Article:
QUESTION: We proclaim God the Father and Jesus to be co-equal and yet in John 14:28, Jesus says the Father is greater than Himself. Please explain “co-equal” in light of this passage.
ANSWER: We confess in the Athanasian Creed, “And in this Trinity none is before or after other; none is greater or less than another” and “For the right faith is that we believe and confess that our Lord Jesus Christ, the Son of God, is God and Man; God of the Substance of the Father, begotten before the worlds; and Man of the substance of His mother, born in the world; Perfect God and perfect Man, of a reasonable soul and human flesh subsisting. Equal to the Father as touching His Godhead and inferior to the Father as touching His manhood.”
On Christmas, God became a human baby. The Christ has two natures: divine and human. Jesus also humbled Himself, as Paul taught: Who, being in the form of God, did not consider it robbery to be equal with God, but made Himself of no reputation, taking the form of a bondservant, and coming in the likeness of men. And being found in appearance as a man, He humbled Himself and became obedient to the point of death, even the death of the cross (Philippians 2:6-8). The Catechism explains Jesus’ humiliation: “Jesus humbled Himself by appearing in great lowliness, not always and fully using the divine attributes communicated to His human nature and becoming obedient to the point of death” (Question 141, page 109).
The incarnation and humiliation explain remarkable things concerning God in the person of Jesus the Christ. The God-man who is eternal became flesh in Mary’s womb and that flesh became visible at His birth. He who rules all things placed Himself in His mother’s care. He who instituted the eternal Law put Himself under that law in order to obey it as a Man on behalf of all sinful human beings. He who cannot die is the sacrificial Lamb of God who gave His life to take away the sins of the world. Jesus is the God-man.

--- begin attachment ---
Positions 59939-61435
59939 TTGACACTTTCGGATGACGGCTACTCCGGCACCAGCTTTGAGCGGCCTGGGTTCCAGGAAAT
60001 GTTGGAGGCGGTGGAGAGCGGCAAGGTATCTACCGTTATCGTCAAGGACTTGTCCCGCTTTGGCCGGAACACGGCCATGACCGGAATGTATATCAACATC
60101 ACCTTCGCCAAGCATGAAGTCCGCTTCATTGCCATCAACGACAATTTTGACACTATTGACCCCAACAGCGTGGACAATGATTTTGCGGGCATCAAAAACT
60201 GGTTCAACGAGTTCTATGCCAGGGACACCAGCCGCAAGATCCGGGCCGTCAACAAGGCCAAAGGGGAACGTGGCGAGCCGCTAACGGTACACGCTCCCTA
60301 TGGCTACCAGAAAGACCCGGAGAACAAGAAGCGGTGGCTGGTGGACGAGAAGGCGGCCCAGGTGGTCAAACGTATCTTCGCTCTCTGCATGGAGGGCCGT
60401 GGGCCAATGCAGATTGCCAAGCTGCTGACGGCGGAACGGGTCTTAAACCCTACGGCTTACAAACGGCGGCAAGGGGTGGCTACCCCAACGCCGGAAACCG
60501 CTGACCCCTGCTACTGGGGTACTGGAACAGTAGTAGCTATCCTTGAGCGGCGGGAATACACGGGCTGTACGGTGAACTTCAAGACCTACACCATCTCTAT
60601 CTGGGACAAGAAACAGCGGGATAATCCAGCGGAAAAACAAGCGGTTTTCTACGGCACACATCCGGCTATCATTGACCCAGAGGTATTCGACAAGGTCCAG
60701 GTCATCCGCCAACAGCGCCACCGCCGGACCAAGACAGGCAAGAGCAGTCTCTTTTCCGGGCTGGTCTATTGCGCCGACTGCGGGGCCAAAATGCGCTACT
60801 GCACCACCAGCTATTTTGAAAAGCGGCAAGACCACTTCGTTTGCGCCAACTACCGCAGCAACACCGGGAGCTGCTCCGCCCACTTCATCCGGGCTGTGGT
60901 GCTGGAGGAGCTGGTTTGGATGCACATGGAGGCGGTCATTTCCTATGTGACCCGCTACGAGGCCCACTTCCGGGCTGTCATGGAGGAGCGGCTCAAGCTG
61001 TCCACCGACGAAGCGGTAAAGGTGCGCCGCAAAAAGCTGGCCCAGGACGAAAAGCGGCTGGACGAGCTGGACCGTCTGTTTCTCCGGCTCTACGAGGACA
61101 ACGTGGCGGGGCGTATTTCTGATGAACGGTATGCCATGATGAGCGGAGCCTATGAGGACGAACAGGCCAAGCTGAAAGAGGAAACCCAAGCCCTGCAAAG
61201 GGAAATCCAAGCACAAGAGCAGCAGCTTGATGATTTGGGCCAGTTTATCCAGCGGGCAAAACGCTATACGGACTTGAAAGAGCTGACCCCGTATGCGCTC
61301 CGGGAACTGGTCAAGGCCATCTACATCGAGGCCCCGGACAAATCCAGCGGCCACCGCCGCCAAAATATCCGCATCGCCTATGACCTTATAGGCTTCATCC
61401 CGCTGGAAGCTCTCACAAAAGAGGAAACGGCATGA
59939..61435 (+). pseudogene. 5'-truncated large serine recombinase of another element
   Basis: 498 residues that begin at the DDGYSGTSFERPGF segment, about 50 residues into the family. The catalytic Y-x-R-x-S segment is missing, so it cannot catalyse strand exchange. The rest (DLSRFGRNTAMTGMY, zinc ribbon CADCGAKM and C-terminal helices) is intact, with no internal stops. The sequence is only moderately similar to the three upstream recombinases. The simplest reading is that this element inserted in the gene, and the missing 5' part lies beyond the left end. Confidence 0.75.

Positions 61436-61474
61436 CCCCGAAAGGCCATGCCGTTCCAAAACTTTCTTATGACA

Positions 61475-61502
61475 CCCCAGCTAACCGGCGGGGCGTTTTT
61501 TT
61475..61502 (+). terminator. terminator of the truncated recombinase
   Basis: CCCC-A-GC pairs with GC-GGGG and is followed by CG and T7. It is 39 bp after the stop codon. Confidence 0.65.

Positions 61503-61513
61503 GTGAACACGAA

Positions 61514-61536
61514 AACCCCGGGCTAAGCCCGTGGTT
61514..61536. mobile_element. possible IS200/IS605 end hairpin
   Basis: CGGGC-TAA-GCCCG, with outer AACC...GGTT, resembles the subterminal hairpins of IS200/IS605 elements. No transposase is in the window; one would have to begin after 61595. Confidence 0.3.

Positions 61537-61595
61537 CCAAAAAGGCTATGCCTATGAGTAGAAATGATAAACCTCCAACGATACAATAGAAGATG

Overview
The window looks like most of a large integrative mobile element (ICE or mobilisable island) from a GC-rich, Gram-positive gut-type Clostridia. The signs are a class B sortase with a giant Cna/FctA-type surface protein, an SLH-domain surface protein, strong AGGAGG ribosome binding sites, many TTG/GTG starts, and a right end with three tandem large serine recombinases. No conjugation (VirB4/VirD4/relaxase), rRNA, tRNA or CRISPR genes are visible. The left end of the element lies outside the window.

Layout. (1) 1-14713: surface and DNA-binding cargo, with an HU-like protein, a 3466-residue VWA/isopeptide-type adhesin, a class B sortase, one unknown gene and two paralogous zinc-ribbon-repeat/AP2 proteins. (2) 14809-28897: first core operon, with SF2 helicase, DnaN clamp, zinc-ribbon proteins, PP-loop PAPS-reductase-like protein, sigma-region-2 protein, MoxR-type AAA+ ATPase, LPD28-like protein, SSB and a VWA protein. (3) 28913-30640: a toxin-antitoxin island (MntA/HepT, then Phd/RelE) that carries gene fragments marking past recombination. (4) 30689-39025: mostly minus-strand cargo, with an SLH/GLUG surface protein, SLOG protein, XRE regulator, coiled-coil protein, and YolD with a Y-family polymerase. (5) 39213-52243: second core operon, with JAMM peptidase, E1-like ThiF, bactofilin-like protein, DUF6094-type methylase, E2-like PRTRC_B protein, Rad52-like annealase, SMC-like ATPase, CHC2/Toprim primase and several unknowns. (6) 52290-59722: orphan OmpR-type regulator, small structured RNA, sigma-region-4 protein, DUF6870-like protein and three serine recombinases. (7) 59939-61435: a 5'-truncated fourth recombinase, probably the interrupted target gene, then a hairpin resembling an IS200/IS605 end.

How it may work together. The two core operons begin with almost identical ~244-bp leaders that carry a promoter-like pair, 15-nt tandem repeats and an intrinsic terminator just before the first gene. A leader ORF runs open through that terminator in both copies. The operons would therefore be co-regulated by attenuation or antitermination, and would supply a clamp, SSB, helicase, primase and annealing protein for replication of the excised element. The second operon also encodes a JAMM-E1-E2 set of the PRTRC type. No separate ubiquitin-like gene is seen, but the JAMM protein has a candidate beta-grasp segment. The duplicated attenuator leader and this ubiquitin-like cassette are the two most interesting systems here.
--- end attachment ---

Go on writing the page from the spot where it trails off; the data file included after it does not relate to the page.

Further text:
God knows all things (omniscient). Jesus is God. He knows all. During His humiliation, between His conception and His burial, Jesus was equal to the Father, but set aside the use of His divine abilities. He temporarily set aside the use of His omniscience. The Gospel for the first Sunday after the Epiphany shows the omniscient God learning. He who knows all things according to His divinity also said, “But of that day and hour no one knows, not even the angels in heaven, nor the Son, but only the Father” (Mark 13:32).
So we come to Jesus’ discourse to His disciples on the night of His betrayal. As the only begotten of the Father, Jesus is equal to the Father as each person in the Holy Trinity is equal. As the Son of Mary, Jesus can say, “You have heard Me say to you, ‘I am going away and coming back to you.’ If you loved Me, you would rejoice because I said, ‘I am going to the Father,’ for My Father is greater than I” (John 14:28).
He went away for a little while to the cross. Because the Lamb who died is God, His sacrifice is sufficient to propitiate, or cover, the sins of all people. Because the Lamb of God is human, blood was shed for the sins of all people. Each one of us can know and believe that we are forgiven for His sake. Jesus is equal to the Father and the Father is greater than Jesus.
Rev. Charles Keeler
Resurrection Lutheran Church
Winter Haven, FL